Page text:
I frequently get emails or private messages on Facebook asking my advice on different topics I have already written on, like homeschooling and parenting.

Since I don’t have time to answer each inquiry individually, I though I would give you all a roundup of helpful links with my post popular posts on those topics.



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This One’s For Cheryl

Once a couple of years ago, I got into a semi-heated discussion on Facebook with a friend of a friend.

Cheryl, a college professor, was bemoaning the fact that homeschooled kids are just not properly educated and prepared for college.

I didn’t know Cheryl personally, but since she was stating this opinion on my friend’s page, I was able to join in on the discussion. I pointed out to Cheryl that not all homeschoolers are alike, and just like a random sampling of any group of people would be varied, there would be some studious, some serious, some awkward, some dullards, some intelligent, and so on.

Cheryl disagreed. She maintained that every homeschooled kid she had ever come across in her college classroom was ill-prepared and socially inept. (She never said whether that was one or one hundred.) She insisted this experience must represent the entire population of homeschoolers.

She claimed that homeschoolers who somehow manage to bumble through high school and actually make it to college do not know how to understand assignments, don’t have the time management skills to complete assignments or turn them in on time, and don’t have the competency to get them done in a manner worthy to be graded.

She said that homeschoolers simply could not cope with the demands of life away from their previous sheltered existence, and she predicted that homeschoolers could not do well in the “real world.”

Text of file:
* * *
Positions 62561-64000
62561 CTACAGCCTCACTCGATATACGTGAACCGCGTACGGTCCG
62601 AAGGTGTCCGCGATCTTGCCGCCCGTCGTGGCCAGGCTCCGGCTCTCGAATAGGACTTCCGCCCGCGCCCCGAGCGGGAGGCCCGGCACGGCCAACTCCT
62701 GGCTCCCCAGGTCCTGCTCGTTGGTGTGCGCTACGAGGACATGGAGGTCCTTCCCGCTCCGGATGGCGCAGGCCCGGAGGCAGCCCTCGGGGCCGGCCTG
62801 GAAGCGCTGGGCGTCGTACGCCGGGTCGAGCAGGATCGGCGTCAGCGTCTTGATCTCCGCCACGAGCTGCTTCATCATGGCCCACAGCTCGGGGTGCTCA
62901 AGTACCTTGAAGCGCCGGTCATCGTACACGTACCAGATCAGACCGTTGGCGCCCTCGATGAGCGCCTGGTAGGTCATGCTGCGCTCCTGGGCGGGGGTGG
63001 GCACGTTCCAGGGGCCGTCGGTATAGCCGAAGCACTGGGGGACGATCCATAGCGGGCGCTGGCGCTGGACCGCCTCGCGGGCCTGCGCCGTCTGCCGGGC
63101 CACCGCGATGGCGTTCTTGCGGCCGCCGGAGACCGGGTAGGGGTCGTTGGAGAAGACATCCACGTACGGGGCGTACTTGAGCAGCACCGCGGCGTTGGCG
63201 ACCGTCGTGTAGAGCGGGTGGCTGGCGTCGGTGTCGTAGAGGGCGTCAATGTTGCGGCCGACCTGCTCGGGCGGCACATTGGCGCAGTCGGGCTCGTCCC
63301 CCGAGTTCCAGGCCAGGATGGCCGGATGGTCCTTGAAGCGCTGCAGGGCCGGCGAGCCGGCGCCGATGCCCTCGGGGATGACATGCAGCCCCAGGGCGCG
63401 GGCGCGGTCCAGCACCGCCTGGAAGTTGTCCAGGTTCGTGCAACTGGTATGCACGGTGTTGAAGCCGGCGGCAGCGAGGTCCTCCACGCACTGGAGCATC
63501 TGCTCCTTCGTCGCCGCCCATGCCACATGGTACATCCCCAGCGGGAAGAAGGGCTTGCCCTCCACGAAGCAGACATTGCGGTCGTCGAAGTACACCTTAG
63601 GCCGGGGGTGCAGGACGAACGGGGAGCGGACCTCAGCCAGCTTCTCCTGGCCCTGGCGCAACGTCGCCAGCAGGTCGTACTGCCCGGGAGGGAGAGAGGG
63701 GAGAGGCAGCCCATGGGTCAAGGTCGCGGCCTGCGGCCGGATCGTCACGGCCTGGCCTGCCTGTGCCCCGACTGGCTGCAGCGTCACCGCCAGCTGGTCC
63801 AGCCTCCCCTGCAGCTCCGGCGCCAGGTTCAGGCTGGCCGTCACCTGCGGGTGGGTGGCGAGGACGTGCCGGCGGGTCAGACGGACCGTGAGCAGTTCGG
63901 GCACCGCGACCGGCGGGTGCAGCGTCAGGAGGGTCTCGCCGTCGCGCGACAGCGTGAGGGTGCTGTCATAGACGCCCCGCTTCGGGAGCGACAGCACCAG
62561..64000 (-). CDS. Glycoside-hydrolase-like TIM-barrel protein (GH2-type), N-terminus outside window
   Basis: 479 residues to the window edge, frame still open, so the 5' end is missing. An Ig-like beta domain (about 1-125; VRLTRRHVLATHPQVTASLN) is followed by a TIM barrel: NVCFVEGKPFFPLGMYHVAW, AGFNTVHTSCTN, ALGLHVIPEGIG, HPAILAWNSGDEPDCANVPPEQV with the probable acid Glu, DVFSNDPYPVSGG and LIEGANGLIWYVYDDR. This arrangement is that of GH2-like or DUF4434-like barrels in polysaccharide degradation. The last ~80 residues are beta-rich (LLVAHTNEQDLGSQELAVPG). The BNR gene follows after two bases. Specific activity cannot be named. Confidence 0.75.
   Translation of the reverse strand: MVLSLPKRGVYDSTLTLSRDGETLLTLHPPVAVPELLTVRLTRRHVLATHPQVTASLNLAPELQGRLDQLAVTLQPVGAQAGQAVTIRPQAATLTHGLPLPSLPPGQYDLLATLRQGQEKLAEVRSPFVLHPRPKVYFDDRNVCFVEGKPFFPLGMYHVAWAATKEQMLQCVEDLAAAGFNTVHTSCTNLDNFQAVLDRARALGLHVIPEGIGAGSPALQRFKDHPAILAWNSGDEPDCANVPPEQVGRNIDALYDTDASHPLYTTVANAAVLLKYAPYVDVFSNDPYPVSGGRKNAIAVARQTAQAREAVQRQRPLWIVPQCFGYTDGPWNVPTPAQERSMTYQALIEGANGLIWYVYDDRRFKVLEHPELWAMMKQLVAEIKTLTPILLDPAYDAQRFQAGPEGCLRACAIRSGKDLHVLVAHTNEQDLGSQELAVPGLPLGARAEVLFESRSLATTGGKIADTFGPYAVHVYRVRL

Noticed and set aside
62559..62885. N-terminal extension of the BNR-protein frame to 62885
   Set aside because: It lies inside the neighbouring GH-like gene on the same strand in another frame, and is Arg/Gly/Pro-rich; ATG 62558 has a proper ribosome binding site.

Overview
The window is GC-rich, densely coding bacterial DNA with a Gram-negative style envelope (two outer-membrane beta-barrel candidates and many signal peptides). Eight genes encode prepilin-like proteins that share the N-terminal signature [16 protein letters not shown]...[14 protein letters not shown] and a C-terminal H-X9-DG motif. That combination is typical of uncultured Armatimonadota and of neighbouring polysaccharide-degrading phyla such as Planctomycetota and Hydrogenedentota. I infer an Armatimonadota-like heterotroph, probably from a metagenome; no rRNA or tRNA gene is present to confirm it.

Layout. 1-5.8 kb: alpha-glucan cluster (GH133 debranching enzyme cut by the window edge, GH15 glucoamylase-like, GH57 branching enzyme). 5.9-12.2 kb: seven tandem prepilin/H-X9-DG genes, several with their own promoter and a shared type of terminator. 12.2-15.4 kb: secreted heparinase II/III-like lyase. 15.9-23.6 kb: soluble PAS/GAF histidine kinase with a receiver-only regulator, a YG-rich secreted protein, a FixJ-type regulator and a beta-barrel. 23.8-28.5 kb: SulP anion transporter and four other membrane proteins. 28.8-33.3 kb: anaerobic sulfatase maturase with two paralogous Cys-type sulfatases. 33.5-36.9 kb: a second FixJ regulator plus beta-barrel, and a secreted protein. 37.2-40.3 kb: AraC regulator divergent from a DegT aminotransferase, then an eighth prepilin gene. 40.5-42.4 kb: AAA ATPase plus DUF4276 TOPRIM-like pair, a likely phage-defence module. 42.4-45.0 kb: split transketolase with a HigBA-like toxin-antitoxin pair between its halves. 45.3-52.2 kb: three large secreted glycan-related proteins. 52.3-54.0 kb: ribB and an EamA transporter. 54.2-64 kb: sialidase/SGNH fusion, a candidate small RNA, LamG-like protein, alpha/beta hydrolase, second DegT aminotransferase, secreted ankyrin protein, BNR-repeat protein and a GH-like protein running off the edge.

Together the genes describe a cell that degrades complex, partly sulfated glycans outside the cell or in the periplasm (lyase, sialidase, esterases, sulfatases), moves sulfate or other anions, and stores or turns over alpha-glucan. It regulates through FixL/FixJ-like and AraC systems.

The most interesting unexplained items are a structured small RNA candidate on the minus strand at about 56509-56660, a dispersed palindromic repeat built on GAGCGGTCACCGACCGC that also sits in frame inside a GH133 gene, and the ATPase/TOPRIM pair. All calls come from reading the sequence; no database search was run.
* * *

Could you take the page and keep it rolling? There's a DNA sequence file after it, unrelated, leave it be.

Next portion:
This one’s for you, Cheryl.

Meet Madison

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What About Homeschooling Preschoolers?

What About Homeschooling Preschoolers

I have been formally homeschooling my 8 children for 13+ years, so I’ve seen my share of homeschool curriculum designed for preschoolers.

I frequently see curriculum for sale with sensory bins and water play and balancing activities, worksheets for cutting practice with special safety scissors, special manipulatives for fine motor skills and gross motor skills. The list goes on.

I get emails and messages asking for my recommendations for curriculum for preschoolers, so I am going to address that today.

I don’t use any preschool curriculum. 

Or checklists for that matter.

Homeschooling Preschoolers

I let my preschoolers play.

Homeschooling Preschoolers

And climb. And dig.

Homeschooling Preschoolers

I read books to them. We have conversations.

Homeschooling Preschoolers

They help in the kitchen.

Homeschooling Preschoolers

We have tea parties.

That’s it.

I don’t buy any curriculum at all. I don’t buy little colorful plastic teddy bears for counting. We count the apples in the fruit basket or coins in my purse.

I don’t have worksheets for cutting practice. I leave scissors around and let them cut things.

Preschool cutting practice